Apple's Upcoming MacBook's to Use NVIDIA Chipsets & GPUs

Rob Williams

Staff member
From our front-page news:
After countless rumors, Apple's October 14th press event is official, and there's no question that it will be new MacBook's they'll be showing off, and little else. Both MacBook lines are to be not only refreshed, but overhauled. The most popular rumor is that the new notebooks will feature an aluminum chassis, which will increase durability and weight. It's also supposed to retail for a lot less than current offerings, potentially opening the doors for much wider adoption.

In late July, we linked to a story that claimed Intel chipsets on Apple's notebooks were soon going to be a thing of the past, and NVIDIA was of course the replacement on everyone's mind. Ryan at PC Perspective followed-up to an editorial he wrote around the same time and stresses that the notebooks next week will feature NVIDIA chipsets and GPUs.

This is one rumor I'm led to believe, and I trust Ryan's confidence. To me, this is only a good thing. While NVIDIA chipsets tend to use more power (wattage) than Intel's, their offerings in the IGP department are far better (especially on non-Windows machines). This is also the kind of announcement that NVIDIA must be simply dying to make, especially after a long summer of fairly unappealing press.


There are a couple other interesting points that lead me to the same conclusion that have come up since our July editorial. First, NVIDIA has been pushing OpenCL support on their integrated graphics solutions, a standard that Apple helped create. Because NVIDIA's IGP chipsets would allow for OpenCL acceleration Apple would gain support for the programming technology across all of their platforms.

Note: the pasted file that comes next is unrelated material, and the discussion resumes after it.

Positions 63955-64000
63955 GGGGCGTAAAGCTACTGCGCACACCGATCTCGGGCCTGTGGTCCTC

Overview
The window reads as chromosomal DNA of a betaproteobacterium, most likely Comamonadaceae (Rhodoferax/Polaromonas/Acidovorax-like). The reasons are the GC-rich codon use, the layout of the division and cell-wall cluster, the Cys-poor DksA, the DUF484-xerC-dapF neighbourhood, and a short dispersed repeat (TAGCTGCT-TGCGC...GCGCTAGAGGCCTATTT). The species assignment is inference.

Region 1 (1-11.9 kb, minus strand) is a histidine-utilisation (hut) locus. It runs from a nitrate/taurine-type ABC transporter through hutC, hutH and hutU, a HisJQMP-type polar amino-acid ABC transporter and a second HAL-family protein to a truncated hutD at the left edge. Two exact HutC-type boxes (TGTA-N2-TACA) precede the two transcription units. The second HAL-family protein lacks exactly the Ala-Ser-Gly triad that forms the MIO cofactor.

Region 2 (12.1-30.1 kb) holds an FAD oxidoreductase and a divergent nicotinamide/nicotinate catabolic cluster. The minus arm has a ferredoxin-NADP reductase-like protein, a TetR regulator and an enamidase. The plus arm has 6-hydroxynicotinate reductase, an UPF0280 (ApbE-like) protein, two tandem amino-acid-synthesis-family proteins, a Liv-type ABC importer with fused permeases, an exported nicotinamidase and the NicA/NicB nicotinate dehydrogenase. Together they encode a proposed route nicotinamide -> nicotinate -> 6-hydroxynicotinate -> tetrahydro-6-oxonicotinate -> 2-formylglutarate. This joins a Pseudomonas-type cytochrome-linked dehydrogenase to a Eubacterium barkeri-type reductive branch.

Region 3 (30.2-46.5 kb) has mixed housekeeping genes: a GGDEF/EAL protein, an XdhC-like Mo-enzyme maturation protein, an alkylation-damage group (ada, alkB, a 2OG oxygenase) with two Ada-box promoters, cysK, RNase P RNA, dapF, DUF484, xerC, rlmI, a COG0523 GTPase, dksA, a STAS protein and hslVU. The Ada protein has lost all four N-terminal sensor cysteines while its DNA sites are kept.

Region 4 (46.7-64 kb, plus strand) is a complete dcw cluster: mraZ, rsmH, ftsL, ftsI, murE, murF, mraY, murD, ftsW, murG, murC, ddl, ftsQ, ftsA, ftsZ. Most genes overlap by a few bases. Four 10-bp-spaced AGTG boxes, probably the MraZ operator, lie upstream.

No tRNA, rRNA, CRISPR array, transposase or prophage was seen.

Source: PC Perspective


Techgage Staff
Staff member
Dell has already done it. Their Latitude E6400 offers the G4500XHD or whatever it's called, there's about a dozen varients on that IGP already. But that's the low end... any sort of upgrade on the E6400 and they switch to an NVIDIA IGP chipset, one which supports Hybrid SLI.

While NVIDIA chipsets tend to use more power (wattage) than Intel's, their offerings in the IGP department are far better

This was exactly what I was thinking, NVIDIA chipsets have higher leakage and draw more power. But then I read something at Dailytech that pretty much mollified my dislike of idea of having an NVIDIA chipset in a laptop when I was concerned about battery life... Apparently NVIDIA's IGP only use a single chip for the chipset, not a northbridge/southbridge combo like Intel. So ignoring that the motherboard can be smaller and less complex, there might actually be some power savings there. Or in the very least two Intel chips vs 1 NVIDIA chip, the savings should offset the increased power draw.